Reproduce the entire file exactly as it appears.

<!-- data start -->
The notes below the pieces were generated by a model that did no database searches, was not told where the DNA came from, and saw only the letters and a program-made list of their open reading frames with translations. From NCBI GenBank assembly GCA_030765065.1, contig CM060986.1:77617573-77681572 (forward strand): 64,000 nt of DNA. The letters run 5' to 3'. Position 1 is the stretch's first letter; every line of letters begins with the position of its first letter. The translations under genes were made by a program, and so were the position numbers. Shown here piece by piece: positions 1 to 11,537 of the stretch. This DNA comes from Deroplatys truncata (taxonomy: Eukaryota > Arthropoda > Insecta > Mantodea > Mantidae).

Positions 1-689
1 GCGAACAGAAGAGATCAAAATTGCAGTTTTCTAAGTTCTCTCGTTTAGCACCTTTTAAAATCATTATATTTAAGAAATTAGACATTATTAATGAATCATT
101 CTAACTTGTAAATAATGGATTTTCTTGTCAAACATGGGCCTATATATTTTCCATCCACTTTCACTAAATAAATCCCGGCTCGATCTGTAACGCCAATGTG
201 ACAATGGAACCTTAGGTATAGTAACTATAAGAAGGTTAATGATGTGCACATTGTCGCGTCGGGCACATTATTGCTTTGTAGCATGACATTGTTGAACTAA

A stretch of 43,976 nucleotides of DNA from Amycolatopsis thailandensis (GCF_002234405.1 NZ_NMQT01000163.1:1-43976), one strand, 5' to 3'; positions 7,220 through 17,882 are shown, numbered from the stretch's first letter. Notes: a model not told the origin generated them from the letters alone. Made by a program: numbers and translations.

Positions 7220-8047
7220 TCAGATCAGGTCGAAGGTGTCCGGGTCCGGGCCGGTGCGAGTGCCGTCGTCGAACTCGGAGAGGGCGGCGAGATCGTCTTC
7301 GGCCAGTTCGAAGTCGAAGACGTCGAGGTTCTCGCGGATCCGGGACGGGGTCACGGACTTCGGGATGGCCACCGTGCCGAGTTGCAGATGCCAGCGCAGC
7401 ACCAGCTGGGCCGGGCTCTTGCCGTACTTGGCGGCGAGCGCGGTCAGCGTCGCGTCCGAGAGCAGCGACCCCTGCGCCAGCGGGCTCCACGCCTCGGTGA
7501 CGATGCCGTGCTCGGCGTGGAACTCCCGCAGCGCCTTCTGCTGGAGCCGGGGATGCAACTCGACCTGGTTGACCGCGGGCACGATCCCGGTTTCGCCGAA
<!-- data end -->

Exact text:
The notes below the pieces were generated by a model that did no database searches, was not told where the DNA came from, and saw only the letters and a program-made list of their open reading frames with translations. From NCBI GenBank assembly GCA_030765065.1, contig CM060986.1:77617573-77681572 (forward strand): 64,000 nt of DNA. The letters run 5' to 3'. Position 1 is the stretch's first letter; every line of letters begins with the position of its first letter. The translations under genes were made by a program, and so were the position numbers. Shown here piece by piece: positions 1 to 11,537 of the stretch. This DNA comes from Deroplatys truncata (taxonomy: Eukaryota > Arthropoda > Insecta > Mantodea > Mantidae).

Positions 1-689
1 GCGAACAGAAGAGATCAAAATTGCAGTTTTCTAAGTTCTCTCGTTTAGCACCTTTTAAAATCATTATATTTAAGAAATTAGACATTATTAATGAATCATT
101 CTAACTTGTAAATAATGGATTTTCTTGTCAAACATGGGCCTATATATTTTCCATCCACTTTCACTAAATAAATCCCGGCTCGATCTGTAACGCCAATGTG
201 ACAATGGAACCTTAGGTATAGTAACTATAAGAAGGTTAATGATGTGCACATTGTCGCGTCGGGCACATTATTGCTTTGTAGCATGACATTGTTGAACTAA

A stretch of 43,976 nucleotides of DNA from Amycolatopsis thailandensis (GCF_002234405.1 NZ_NMQT01000163.1:1-43976), one strand, 5' to 3'; positions 7,220 through 17,882 are shown, numbered from the stretch's first letter. Notes: a model not told the origin generated them from the letters alone. Made by a program: numbers and translations.

Positions 7220-8047
7220 TCAGATCAGGTCGAAGGTGTCCGGGTCCGGGCCGGTGCGAGTGCCGTCGTCGAACTCGGAGAGGGCGGCGAGATCGTCTTC
7301 GGCCAGTTCGAAGTCGAAGACGTCGAGGTTCTCGCGGATCCGGGACGGGGTCACGGACTTCGGGATGGCCACCGTGCCGAGTTGCAGATGCCAGCGCAGC
7401 ACCAGCTGGGCCGGGCTCTTGCCGTACTTGGCGGCGAGCGCGGTCAGCGTCGCGTCCGAGAGCAGCGACCCCTGCGCCAGCGGGCTCCACGCCTCGGTGA
7501 CGATGCCGTGCTCGGCGTGGAACTCCCGCAGCGCCTTCTGCTGGAGCCGGGGATGCAACTCGACCTGGTTGACCGCGGGCACGATCCCGGTTTCGCCGAA